Jan 23 2012
What I gathered from reading from Karl Marx is mainly that value is determined by the labor put into it, and the rarity of the object. Humans make something valuable or not based on the perceived effort put into it, not necessarily the actual effort. Regarding the “magnitudes of value” mentioned in the article, I found that rarity is a huge factor in defining something as “valuable”. For example, we value an ounce of gold so much more than a pound of iron, even though you can do more with iron.
Marx states, “the determination of the magnitude of value by labor-time is therefore a secret hidden under the apparent movements in the relative values of commodities”. In short, if the ‘thing’ makes life easier for people, it is worth more to them. It’s worth can completely disregard the labor-time or quantity of the object, in order for its convenience to namely be the ‘value’. People will spend more on a labor intensive item than an easier to make item. For example, people will pay $20 for a knit wool sweater and $3 on a can opener, without thinking about the resources being used.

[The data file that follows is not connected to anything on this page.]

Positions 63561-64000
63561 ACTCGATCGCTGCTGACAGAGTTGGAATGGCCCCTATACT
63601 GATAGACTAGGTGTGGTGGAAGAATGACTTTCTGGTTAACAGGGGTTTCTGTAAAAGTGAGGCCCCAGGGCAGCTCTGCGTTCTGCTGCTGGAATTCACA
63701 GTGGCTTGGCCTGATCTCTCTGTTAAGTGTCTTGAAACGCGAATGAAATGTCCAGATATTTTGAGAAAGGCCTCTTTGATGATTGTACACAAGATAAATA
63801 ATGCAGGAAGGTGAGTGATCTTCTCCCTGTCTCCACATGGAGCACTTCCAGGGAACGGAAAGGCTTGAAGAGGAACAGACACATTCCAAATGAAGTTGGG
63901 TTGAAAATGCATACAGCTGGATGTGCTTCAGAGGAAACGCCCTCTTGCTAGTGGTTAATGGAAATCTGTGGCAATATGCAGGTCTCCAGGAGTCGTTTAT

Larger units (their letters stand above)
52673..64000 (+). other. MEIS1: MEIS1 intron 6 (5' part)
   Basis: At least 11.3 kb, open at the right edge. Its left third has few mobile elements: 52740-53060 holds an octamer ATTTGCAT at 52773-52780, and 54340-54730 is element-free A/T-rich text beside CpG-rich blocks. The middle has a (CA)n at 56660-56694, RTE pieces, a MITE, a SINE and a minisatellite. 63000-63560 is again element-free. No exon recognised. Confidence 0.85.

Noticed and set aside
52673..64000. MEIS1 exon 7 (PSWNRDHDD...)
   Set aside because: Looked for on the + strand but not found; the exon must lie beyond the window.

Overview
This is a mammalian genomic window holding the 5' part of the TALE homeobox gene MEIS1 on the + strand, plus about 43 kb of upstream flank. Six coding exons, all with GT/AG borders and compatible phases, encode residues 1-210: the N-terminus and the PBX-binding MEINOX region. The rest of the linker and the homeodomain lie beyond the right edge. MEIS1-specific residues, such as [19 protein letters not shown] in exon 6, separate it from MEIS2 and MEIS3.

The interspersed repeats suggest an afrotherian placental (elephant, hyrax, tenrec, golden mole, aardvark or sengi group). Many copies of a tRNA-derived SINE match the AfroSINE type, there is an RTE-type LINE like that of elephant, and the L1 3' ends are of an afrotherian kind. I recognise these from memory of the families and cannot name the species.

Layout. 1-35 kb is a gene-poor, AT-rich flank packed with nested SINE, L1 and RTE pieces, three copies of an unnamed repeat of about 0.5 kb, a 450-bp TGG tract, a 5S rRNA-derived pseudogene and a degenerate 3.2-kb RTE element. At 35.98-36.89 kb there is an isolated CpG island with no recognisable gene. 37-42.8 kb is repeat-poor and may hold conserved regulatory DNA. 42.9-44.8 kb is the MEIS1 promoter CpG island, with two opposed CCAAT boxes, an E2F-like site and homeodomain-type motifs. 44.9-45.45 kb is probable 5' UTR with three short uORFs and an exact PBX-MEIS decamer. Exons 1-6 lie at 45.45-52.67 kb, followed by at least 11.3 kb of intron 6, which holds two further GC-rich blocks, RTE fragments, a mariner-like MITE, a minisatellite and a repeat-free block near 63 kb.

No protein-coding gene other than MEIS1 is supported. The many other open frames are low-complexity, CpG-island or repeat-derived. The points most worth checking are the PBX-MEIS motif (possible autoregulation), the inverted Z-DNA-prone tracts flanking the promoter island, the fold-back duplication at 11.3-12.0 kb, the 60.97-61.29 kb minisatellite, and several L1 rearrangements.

Something that is valuable is not necessarily useful, therefore, not necessarily a means to riches. This article really makes the reader think about how society defines so much of what we run our lives around, with probably the best example being the economics of “value”.
One Response to “Karl Marx Consumerism”